Well, that ole writing hog Homer about said it all didn't he? He does go on and on sometimes . . . Well my job is to report on the fur-kids anyway. Let's see, Maxx spends most of her time on a shelf in the closet (Photo 13), her new place of choice, Flopsy is no trouble (Photo 14), Batman's diabetes is still a little hard to manage but he gets two shots a day at 7am and 7pm and he is always happy to lie in his momma's lap. (Photo 15) China makes us laugh and demands play every day. All the kitties know when they see the suitcases out that we are leaving them. They hate that and often try to go with us! (Photo 16) Luckily we have outstanding cat sitter friends who take over the house for us and spoil them as much as we do. They are the "daughters-we-never-had-thank-God!" - Amy Bandas, Jessica Gaskins and Lauralai Osinski. We thank you sweet ladies for letting us leave home with a peaceful mind! (Photo 17)
And of course a few favorite letters:
*Dear Mr. Hickam, I am the drummer of a band from Abilene, Texas called Homer Hiccolm & the Rocketboys. We recently received an email from a Homer Hickam and wondered if it were the real deal. We just got off of a national two week tour, and somehow after I received your email I lost it, so that's why I'm writing to this email address that I found on your website. We have been a band for a year and a half, and have had some incredible things happen for us as a band. We are all fans of October Sky, and some of us have read The Rocket Boys, (you actually autographed our lead singer's copy).
October Sky seems to be a very optimistic and inspiring movie, and that's exactly what we want our music to be to people who listen to it. Sorry about misspelling your name, but we didn't want to have any complications with it in the future . . .and hopefully we won't. We really love the name, and it's pretty easy for people to remember it or at least remember that its really long.
We have one CD at the moment and are coming out with a DVD/CD combo in late August. We would be thrilled if you would like to have one. If you want you can look at http://www.rocketboymusic.com (which never really gets up dated, but it has a cool live video of us)
Or you can visit http://www.myspace.com/rocketboys to hear some of our music. We hope you like what you hear. Philip Ellis & The Rocketboys
*Dear Homer, Tucker Valley, WV had their training on the LEGO robotics yesterday. Here's a page of the events narrated by Linda Hamilton, the gal who trained the students (and me!). The kids decided that, since they are now reading Sky of Stone that they would name the robot Homer. I hope it brings good luck!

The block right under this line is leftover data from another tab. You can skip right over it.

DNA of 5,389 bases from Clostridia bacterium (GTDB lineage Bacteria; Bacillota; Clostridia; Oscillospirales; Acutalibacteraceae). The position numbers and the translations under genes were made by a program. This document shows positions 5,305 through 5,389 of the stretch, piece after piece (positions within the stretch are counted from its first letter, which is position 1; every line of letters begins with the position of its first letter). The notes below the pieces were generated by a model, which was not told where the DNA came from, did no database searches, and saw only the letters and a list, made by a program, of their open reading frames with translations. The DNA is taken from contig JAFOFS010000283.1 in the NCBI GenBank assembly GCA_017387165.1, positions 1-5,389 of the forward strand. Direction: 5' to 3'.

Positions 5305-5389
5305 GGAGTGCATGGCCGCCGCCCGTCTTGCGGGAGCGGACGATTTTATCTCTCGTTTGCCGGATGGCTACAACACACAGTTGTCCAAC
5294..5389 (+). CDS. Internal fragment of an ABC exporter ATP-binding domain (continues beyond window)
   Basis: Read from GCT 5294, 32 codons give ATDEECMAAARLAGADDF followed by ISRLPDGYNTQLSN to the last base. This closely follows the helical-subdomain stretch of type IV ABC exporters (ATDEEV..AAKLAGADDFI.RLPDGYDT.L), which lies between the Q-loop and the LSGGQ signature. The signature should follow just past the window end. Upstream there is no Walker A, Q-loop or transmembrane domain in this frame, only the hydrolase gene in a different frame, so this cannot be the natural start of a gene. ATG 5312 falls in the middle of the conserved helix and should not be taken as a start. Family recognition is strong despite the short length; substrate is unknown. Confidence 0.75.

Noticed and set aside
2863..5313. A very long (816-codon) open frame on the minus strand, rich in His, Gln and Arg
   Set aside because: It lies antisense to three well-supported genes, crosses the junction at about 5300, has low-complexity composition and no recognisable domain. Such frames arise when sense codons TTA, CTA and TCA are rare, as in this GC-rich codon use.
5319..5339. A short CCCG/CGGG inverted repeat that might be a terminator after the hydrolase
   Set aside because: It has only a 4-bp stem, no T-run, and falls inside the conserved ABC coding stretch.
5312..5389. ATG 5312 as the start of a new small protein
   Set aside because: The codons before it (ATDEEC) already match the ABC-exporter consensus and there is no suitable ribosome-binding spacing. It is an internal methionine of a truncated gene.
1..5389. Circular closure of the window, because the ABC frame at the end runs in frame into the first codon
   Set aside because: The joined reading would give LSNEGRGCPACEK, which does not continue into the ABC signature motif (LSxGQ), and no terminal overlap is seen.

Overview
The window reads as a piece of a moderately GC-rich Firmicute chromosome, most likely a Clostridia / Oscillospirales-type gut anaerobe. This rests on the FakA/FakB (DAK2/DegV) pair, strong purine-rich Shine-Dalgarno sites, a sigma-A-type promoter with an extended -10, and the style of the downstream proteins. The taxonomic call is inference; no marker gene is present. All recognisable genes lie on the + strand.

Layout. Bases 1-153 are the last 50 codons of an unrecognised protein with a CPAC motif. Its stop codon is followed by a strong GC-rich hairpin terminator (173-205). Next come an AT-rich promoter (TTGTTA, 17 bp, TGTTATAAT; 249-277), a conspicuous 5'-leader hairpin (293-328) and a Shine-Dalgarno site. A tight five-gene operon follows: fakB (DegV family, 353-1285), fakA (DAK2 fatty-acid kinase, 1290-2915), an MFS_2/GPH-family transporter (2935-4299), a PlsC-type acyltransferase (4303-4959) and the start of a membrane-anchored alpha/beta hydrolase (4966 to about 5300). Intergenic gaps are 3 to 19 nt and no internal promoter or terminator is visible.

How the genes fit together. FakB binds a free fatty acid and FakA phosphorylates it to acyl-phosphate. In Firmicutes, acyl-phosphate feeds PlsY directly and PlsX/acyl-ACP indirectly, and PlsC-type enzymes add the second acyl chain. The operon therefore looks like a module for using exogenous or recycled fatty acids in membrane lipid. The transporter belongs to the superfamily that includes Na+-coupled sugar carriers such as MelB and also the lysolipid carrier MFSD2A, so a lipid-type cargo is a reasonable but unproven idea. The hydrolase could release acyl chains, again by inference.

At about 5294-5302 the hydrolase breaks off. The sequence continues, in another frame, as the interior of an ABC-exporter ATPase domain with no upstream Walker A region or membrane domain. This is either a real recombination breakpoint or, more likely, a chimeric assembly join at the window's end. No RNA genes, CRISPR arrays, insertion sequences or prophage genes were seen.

*Dear Mr. Hickam, In December I will graduate from Embry-Riddle Aeronautical University with a degree in Aerospace Engineering. In January I start work for USA in Houston with the Robotics Department. I want to thank you for writing "Rocket Boys" and making "October Sky." (Universal's artistic license and all!). You have been a real inspiration to me.
I grew up in the small town of Blacksburg in the hills of South Carolina. I flew model rockets and was glued to NASA TV, but never thought that a kid from a state at the bottom of the barrel in education could wind up working for the Space Program.
I saw the movie and then read "Rocket Boys" in high school. It was then that I realized I could do whatever I set my heart, mind, and soul to. Of all the stories of Space Agency heroes, from Test Pilots to Apollo Astronauts to Flight Directors, your's hits closest to home. Thank you again for sharing your memories with the world and inspiring the next generation of Rocket Boys.
Sincerely, B J
*Hello Mr. Hickam, my name is David. I'm 33 years old and have watched the movie October Sky many times in the last year. I'm currently in Thailand as a volunteer missionary to orphanages. These children don't have much insight to the future, they go to school and everything is provided to them by support from churches and private donation. This isn't a letter asking for anything, but when I've shown them the movie, it is in English with Thai subtitles. Most of them can't read so when I've seen there faces and tears through some of the powerful parts of the movie, I know they are touched by the power of the human spirit. I myself have been touched many times by watching it and will keep watching it because it inspires me to keep going on and not giving up. I'm a cyclist and this year I competed in my first pro race here in Thailand. It was a 7 day race, it took 3 months of riding 5 and 6 hours a day to get ready for this. I completed the week of racing strong and still feel encouraged to continue training and racing when its possible. The movie inspires me, and there isn't a day that goes by I don't think of you guys and what you had to go through, that enduring spirit, the people saying you can't, you won't. Today when I watched it with some of my friends here I said I'm going to try and contact this man. The movie and all of your lives are a great inspiration and I want to teach the children using this story. Blessings to you, David